The main source used by former British spy Christopher Steele to compile a dossier that included salacious details about President Trump’s ties to Russia was investigated by the FBI for suspicious contacts with the Kremlin, it has been reported.
From 2009 to 2011, this source was the subject of a counterintelligence investigation for alleged contact with Russian spies, according to Fox News.
The revelation was made in a letter sent by Attorney General William Barr to Senate Judiciary Chairman Lindsey Graham, a Republican from South Carolina.
Barr was responding to requests from Graham’s committee as it relates to the ongoing investigation into the origins of the Russia investigation.
Christopher Steele (left), the former British spy who compiled a salacious dossier that included unverified claims about President Trump's (right) ties to the Kremlin, used a source that was subject of a counterintelligence investigation into alleged contacts with Russian spies, according to a report
The claim about a counterintelligence probe into the source of the Steele Dossier was made in a letter written on Thursday by Attorney General Bill Barr
President Trump has long denied allegations that his campaign colluded with Russia during the 2016 elections.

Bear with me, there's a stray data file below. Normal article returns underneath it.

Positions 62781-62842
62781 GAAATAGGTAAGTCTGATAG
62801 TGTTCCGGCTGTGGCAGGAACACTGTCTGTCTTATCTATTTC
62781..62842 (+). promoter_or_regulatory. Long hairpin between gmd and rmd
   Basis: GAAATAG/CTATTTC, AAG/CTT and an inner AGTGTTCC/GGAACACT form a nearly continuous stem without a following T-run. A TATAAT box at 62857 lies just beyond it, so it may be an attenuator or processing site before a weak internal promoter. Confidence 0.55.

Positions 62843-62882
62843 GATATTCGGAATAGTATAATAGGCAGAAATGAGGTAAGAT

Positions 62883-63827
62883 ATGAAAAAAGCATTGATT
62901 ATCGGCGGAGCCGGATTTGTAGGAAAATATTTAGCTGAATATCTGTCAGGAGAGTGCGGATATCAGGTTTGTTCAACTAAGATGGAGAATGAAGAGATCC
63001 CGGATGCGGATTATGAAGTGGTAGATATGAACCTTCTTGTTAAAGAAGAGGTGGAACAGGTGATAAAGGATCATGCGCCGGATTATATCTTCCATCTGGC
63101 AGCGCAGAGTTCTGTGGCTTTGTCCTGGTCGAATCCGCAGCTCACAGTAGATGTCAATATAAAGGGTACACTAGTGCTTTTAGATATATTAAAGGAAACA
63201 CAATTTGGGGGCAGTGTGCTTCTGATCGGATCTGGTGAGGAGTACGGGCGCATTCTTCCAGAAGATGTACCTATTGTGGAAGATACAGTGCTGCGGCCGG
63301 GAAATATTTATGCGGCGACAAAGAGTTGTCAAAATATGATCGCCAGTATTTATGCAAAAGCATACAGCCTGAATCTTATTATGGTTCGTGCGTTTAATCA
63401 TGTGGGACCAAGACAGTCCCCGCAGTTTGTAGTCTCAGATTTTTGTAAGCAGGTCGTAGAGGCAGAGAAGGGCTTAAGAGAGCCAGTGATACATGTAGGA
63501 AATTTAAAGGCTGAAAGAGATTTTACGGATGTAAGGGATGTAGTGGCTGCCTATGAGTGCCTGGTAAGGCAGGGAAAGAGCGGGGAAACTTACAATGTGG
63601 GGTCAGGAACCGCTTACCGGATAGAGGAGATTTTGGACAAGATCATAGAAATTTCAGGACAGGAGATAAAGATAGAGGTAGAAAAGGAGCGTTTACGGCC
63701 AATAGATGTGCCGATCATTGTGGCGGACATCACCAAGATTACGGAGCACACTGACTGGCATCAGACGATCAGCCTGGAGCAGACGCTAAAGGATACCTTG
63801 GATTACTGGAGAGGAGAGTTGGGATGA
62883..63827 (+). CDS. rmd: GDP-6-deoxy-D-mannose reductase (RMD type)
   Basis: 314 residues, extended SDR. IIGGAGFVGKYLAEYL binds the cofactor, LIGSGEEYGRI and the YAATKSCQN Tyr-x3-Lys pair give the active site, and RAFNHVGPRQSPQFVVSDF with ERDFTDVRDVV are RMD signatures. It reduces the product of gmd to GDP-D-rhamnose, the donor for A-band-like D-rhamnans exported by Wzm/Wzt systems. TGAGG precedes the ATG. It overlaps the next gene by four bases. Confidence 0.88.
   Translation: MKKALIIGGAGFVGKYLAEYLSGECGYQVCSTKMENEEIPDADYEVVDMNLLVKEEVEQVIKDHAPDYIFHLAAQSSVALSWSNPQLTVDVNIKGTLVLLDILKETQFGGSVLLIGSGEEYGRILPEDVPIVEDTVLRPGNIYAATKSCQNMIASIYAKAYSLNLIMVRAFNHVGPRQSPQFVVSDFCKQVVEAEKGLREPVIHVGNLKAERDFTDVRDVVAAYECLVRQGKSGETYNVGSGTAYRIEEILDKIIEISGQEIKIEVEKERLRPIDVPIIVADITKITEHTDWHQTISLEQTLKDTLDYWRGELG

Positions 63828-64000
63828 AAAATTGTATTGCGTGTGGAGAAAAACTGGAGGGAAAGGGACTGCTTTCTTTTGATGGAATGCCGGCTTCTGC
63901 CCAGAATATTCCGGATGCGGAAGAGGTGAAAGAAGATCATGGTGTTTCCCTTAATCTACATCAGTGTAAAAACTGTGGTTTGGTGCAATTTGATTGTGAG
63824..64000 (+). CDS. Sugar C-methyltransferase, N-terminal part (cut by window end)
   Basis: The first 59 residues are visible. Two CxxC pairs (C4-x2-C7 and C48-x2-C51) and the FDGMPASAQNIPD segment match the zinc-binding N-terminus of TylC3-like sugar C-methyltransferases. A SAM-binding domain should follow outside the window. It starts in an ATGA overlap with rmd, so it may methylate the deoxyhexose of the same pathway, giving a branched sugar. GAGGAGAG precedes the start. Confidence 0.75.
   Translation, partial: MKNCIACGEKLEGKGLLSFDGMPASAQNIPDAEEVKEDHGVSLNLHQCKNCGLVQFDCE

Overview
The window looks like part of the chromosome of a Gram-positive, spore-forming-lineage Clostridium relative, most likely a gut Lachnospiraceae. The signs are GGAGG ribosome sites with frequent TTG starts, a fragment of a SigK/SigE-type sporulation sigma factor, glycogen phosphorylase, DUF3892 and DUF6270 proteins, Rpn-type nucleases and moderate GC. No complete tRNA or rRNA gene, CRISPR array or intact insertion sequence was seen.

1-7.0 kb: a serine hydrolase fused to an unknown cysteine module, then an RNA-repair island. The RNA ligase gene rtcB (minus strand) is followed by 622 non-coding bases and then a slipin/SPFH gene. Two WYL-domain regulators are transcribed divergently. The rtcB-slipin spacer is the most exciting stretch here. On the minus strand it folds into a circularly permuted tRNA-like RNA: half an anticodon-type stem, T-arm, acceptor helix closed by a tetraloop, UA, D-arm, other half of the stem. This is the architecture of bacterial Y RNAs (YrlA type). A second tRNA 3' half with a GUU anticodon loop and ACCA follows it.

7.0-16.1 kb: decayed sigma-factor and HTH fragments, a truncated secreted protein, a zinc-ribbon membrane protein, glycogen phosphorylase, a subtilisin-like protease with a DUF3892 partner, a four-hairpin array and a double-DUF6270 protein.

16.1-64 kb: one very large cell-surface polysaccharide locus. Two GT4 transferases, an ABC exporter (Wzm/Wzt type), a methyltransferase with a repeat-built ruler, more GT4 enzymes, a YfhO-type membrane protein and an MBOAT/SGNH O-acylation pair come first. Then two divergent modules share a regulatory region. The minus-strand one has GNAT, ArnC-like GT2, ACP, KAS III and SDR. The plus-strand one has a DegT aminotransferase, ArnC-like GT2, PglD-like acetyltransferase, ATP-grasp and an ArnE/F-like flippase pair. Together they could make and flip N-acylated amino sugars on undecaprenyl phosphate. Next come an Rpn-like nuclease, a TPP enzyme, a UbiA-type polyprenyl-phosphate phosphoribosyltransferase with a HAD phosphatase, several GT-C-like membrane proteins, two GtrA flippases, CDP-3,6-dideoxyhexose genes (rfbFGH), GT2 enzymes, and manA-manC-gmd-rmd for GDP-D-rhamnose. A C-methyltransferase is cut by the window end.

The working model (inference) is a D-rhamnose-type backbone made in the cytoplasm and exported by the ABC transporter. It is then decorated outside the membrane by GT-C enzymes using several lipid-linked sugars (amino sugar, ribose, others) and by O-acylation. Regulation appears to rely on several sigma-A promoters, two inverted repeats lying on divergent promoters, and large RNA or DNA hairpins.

‘In connection with your Committee's investigation of these matters and ongoing hearings, you have been asking us to accelerate this process and to provide any additional information relating to the reliability of the work of Christopher Steele and the so-called “Steele dossier,” as long as its release would not compromise U.S. Attorney John Durham's ongoing criminal investigation,’ Barr wrote.
‘A footnote in the Inspector General's report contains information, which up till now has been classified and redacted, bearing on the reliability of the Steele dossier,’ Barr wrote.
‘The FBI has declassified the relevant portion of the footnote, number 334, which states that “the Primary Sub-source was the subject of an FBI counterintelligence investigation from 2009 to 2011 that assessed his or her contacts with suspected Russian intelligence officers”.’